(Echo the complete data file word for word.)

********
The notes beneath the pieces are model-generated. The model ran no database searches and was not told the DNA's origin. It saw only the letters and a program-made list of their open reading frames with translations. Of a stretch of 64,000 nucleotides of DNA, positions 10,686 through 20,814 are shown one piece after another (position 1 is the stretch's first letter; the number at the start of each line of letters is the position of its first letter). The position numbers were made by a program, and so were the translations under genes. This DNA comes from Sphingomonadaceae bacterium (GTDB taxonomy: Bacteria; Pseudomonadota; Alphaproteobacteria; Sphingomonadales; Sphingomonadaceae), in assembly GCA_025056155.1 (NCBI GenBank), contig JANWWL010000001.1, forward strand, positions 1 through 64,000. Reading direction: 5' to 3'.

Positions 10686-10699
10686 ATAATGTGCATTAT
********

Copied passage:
The notes beneath the pieces are model-generated. The model ran no database searches and was not told the DNA's origin. It saw only the letters and a program-made list of their open reading frames with translations. Of a stretch of 64,000 nucleotides of DNA, positions 10,686 through 20,814 are shown one piece after another (position 1 is the stretch's first letter; the number at the start of each line of letters is the position of its first letter). The position numbers were made by a program, and so were the translations under genes. This DNA comes from Sphingomonadaceae bacterium (GTDB taxonomy: Bacteria; Pseudomonadota; Alphaproteobacteria; Sphingomonadales; Sphingomonadaceae), in assembly GCA_025056155.1 (NCBI GenBank), contig JANWWL010000001.1, forward strand, positions 1 through 64,000. Reading direction: 5' to 3'.

Positions 10686-10699
10686 ATAATGTGCATTAT